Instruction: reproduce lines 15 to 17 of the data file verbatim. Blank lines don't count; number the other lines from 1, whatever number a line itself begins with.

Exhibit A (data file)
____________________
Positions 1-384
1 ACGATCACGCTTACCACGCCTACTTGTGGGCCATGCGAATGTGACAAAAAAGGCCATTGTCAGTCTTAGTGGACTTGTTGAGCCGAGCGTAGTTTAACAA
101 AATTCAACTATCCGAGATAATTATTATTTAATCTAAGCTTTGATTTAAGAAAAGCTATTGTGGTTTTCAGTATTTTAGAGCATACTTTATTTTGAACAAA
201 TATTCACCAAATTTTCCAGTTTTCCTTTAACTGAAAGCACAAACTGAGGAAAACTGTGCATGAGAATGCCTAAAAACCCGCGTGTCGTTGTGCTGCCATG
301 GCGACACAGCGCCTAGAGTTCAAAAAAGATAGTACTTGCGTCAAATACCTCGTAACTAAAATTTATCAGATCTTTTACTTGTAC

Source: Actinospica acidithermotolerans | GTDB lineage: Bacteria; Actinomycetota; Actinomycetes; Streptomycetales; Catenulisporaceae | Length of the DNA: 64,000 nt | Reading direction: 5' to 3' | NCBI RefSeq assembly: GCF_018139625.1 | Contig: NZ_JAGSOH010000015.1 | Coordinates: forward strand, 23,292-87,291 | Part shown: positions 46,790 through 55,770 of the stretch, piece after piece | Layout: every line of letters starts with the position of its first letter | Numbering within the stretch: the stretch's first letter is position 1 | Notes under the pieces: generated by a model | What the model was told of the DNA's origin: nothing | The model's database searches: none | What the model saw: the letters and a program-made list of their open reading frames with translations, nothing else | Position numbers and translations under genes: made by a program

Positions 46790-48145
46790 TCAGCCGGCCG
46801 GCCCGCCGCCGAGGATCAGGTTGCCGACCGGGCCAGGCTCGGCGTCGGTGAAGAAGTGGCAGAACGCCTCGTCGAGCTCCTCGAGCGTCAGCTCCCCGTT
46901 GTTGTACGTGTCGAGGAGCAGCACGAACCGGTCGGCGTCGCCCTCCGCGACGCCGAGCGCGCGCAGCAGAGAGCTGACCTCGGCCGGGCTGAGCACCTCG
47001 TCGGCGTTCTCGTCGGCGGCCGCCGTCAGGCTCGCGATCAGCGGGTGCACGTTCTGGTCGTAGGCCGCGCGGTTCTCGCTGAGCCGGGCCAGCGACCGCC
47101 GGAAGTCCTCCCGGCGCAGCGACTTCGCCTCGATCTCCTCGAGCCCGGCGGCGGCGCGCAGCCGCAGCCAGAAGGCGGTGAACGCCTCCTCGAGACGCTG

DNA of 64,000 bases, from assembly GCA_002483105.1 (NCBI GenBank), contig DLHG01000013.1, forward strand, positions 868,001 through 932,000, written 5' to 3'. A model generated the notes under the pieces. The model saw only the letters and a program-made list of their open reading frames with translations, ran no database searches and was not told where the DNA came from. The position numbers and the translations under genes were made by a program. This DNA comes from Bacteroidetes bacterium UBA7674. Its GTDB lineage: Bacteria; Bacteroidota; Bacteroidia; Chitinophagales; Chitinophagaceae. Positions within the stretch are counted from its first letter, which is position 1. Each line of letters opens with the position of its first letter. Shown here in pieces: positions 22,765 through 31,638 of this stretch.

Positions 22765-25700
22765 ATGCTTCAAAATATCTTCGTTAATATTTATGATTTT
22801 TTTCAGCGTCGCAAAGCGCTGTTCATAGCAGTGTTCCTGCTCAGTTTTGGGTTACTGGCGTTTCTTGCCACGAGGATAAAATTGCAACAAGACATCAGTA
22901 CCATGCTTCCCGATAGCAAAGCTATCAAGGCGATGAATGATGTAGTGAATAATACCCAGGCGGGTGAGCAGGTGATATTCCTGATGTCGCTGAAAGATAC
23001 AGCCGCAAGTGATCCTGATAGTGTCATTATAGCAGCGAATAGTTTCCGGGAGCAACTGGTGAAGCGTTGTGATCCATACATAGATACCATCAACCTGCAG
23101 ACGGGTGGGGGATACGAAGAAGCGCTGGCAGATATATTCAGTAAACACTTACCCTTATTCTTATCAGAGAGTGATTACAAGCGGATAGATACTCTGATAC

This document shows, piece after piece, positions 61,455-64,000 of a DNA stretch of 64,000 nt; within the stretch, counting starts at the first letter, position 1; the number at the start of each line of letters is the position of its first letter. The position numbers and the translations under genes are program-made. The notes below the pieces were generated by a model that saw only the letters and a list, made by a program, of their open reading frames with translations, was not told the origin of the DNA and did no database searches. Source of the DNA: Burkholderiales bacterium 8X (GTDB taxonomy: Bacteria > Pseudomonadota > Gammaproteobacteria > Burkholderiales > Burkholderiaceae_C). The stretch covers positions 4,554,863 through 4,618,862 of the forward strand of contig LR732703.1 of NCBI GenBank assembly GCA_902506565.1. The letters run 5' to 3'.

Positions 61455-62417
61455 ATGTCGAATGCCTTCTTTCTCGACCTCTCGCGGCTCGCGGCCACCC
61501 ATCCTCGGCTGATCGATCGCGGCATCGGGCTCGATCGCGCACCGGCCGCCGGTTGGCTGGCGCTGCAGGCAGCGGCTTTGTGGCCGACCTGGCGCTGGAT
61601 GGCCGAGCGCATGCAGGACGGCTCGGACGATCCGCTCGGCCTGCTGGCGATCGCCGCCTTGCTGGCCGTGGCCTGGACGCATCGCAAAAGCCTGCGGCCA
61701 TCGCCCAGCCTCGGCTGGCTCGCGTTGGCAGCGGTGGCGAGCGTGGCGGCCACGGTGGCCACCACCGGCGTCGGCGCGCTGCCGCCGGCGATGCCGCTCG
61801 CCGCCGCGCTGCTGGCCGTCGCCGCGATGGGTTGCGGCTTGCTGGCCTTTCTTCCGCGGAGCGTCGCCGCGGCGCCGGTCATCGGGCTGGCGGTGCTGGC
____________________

22765 ATGCTTCAAAATATCTTCGTTAATATTTATGATTTT
22801 TTTCAGCGTCGCAAAGCGCTGTTCATAGCAGTGTTCCTGCTCAGTTTTGGGTTACTGGCGTTTCTTGCCACGAGGATAAAATTGCAACAAGACATCAGTA
22901 CCATGCTTCCCGATAGCAAAGCTATCAAGGCGATGAATGATGTAGTGAATAATACCCAGGCGGGTGAGCAGGTGATATTCCTGATGTCGCTGAAAGATAC